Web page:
Taiwan’s TransAsia growth Pt II: responding to LCCs, res system cutover & alliances/partnerships
In the second part of this report, TransAsia weighs how it can expand traffic in Northeast and Southeast Asia but also counter growing foreign LCCs as well as the inevitable local Taiwanese LCC that has yet to form. TransAsia has laid out an undisclosed pathway to guide it depending on what outcomes occur in the Taiwanese market with respect to LCC development.
TransAsia believes it can counter LCCs and competitors in general with the carrier's forthcoming cutover to a new reservation system that will offer it greater agility and be the impetus for the carrier to raise online sales from at least 15% to, perhaps optimistically, over 50% within two years.
TransAsia is also watching the developments with alliances and partnerships and it is interested in having more friends, although the carrier thinks it is early days for it to consider joining a global marketing alliance; this could change if it were invited.
TransAsia mulls response to the growing LCC threat
Taiwan has yet to see a home-grown LCC, the result of a lack of liberalisation of air service agreements and prohibitive government regulations, such as requiring new entrants to operate for a few years in the very small domestic market - a de facto protectionist policy.
LCC penetration of Taiwan international seats: 2001-2013*
Foreign LCCs number about a dozen, and the launch of Taipei service in 2012 from high-profile LCCs like Peach and Scoot created an unusually public discourse about LCCs in Taiwan, although they represent less than 5% of seat capacity. But as other markets have shown, growth can ramp up rapidly. TransAsia chairman Vincent Lin, pushing a change agenda, even told the local Taiwanese press that he supported establishing a Taiwanese LCC in partnership with competitors China Airlines and EVA Air.
The suggestion was largely impractical: sharing an LCC between two competing airlines in the same market creates conflict of interests, especially as LCCs hybridise and partner with full-service carriers. But Mr Lin succeeded in pushing the LCC topic, and government regulators announced they would accelerate the possible development of a LCC terminal at the capital, as well as review landing charges.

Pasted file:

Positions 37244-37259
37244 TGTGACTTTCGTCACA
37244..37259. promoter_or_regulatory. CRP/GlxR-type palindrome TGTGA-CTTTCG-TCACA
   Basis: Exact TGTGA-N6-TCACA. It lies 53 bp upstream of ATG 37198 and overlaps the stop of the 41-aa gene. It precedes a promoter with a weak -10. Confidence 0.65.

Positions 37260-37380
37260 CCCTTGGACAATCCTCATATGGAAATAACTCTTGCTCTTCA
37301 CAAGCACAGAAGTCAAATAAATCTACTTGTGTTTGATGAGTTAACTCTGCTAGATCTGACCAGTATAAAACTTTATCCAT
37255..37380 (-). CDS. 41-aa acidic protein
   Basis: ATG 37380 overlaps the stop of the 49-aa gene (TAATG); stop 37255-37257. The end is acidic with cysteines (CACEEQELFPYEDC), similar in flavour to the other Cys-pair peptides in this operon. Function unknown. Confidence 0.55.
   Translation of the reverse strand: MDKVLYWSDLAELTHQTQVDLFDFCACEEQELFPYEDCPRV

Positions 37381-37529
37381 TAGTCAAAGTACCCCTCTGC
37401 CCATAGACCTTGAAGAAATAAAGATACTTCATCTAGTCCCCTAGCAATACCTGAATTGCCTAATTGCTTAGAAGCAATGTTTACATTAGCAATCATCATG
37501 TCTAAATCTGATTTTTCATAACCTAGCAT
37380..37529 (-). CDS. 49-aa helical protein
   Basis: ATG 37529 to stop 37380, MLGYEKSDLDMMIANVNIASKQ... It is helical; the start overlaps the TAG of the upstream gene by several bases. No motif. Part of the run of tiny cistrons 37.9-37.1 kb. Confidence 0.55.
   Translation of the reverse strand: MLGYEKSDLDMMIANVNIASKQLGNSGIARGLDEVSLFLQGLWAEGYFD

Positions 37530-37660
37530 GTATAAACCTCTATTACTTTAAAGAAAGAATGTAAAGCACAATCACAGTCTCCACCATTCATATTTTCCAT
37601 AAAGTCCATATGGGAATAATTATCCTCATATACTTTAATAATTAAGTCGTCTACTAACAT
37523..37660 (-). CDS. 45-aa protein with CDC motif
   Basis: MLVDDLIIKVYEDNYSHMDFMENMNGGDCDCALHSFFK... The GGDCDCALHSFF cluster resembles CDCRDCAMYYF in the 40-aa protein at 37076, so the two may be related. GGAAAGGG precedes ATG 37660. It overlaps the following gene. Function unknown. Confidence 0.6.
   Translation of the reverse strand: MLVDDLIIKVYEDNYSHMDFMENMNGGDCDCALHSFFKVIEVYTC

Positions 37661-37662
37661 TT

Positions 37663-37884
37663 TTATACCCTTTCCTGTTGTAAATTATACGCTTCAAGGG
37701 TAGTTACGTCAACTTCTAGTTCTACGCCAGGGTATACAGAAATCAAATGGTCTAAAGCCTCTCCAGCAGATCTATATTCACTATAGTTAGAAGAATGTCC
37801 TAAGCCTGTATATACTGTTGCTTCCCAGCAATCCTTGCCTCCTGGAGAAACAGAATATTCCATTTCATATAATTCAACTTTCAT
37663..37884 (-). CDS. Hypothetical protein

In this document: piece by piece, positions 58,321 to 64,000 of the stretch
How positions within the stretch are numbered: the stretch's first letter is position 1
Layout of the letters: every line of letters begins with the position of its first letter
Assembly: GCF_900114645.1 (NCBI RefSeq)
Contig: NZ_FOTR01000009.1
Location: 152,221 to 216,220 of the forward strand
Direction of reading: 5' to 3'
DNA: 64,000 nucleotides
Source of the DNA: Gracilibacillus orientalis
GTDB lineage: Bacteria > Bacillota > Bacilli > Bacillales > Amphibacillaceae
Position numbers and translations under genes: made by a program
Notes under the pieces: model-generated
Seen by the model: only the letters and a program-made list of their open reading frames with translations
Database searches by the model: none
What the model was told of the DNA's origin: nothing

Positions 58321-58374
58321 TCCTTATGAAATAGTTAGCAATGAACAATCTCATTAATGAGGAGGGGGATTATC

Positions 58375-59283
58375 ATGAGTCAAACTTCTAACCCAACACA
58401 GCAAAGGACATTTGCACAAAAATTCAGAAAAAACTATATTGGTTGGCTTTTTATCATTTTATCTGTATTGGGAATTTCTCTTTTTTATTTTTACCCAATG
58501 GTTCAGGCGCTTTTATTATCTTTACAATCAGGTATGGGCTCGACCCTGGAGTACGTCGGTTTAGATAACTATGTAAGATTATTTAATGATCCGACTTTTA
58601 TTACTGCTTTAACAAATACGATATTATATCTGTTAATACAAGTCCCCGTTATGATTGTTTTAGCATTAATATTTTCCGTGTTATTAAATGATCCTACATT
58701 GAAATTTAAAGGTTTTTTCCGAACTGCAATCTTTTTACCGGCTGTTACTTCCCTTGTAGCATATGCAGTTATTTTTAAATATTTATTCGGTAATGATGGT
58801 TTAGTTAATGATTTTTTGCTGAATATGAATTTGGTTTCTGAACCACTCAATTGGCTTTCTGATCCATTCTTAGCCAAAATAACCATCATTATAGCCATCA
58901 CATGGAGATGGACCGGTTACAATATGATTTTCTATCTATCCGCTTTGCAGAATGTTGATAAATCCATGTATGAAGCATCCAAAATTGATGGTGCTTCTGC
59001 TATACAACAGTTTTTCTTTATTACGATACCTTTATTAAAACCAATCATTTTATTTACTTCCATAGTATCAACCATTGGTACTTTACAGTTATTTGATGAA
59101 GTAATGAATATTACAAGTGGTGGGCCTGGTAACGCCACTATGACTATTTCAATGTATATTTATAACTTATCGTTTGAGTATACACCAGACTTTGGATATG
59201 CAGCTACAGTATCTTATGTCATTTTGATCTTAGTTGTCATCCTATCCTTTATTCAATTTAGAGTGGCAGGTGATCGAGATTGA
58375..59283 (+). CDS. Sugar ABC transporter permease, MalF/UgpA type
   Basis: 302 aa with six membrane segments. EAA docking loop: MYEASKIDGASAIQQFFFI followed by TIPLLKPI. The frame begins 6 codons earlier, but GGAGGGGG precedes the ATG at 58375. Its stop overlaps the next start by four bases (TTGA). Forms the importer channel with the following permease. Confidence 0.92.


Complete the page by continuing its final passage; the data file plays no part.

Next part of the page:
When asked about the remarks, Mr Lin is coy. “Why couldn’t it be a serious thought?” he says semi-playfully. “I said it then and I don’t think I should go back and say I was kidding. I wasn’t.”
LCC penetration of intra-northeast Asia seats: 2001-2013*
In a stark contrast to China Airlines and EVA Air, which are disconnected from the LCC discussion, TransAsia has at times given the impression its model is in flux and the carrier may revert to a hybrid or LCC model. TransAsia, for now though, is clearly heading on a full-service, premium path.
But yields have yet to catch up. In early 2013, TransAsia offered Singapore-Taipei return fares inclusive of taxes for about USD315 while LCC Tiger Airways priced out to USD275. Once luggage, meals and drinks are included on Tiger (Tiger offers no IFE, which TransAsia does), its fare is higher than TransAsia's.
Mr Lin mantains TransAsia is competitive, and adds of profitability: “it’s all right, actually”. Macau, mainly a leisure destination, offers another type of yield discrepancy. Economy fares are around USD300 while business class is only USD400. A cross-Strait flight to Shanghai about the same distance as Macau, offers better yields: economy is USD400 while business is USD900. “That’s a market issue,” Mr Lin says, noting that while some fares may be low, he is not necessarily chasing market share. “The angle of course is still to be profitable.”
LCC penetration of intra-southeast Asia seats: 2001-2013*